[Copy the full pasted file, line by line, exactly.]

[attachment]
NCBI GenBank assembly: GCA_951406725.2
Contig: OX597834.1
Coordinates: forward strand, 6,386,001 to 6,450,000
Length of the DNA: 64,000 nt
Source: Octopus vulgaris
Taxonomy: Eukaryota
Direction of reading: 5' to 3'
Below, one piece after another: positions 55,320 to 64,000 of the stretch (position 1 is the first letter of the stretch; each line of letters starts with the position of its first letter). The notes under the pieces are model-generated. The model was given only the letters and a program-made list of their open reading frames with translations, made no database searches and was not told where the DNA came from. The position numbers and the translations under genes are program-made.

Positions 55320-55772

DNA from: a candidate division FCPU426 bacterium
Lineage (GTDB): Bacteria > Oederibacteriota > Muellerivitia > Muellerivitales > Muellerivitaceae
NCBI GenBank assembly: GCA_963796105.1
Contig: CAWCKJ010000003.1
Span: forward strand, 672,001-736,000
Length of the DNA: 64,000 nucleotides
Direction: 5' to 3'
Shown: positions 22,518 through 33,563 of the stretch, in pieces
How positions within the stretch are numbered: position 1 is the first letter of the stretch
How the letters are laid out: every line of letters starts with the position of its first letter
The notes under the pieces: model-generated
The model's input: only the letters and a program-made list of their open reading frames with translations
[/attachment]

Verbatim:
NCBI GenBank assembly: GCA_951406725.2
Contig: OX597834.1
Coordinates: forward strand, 6,386,001 to 6,450,000
Length of the DNA: 64,000 nt
Source: Octopus vulgaris
Taxonomy: Eukaryota
Direction of reading: 5' to 3'
Below, one piece after another: positions 55,320 to 64,000 of the stretch (position 1 is the first letter of the stretch; each line of letters starts with the position of its first letter). The notes under the pieces are model-generated. The model was given only the letters and a program-made list of their open reading frames with translations, made no database searches and was not told where the DNA came from. The position numbers and the translations under genes are program-made.

Positions 55320-55772

DNA from: a candidate division FCPU426 bacterium
Lineage (GTDB): Bacteria > Oederibacteriota > Muellerivitia > Muellerivitales > Muellerivitaceae
NCBI GenBank assembly: GCA_963796105.1
Contig: CAWCKJ010000003.1
Span: forward strand, 672,001-736,000
Length of the DNA: 64,000 nucleotides
Direction: 5' to 3'
Shown: positions 22,518 through 33,563 of the stretch, in pieces
How positions within the stretch are numbered: position 1 is the first letter of the stretch
How the letters are laid out: every line of letters starts with the position of its first letter
The notes under the pieces: model-generated
The model's input: only the letters and a program-made list of their open reading frames with translations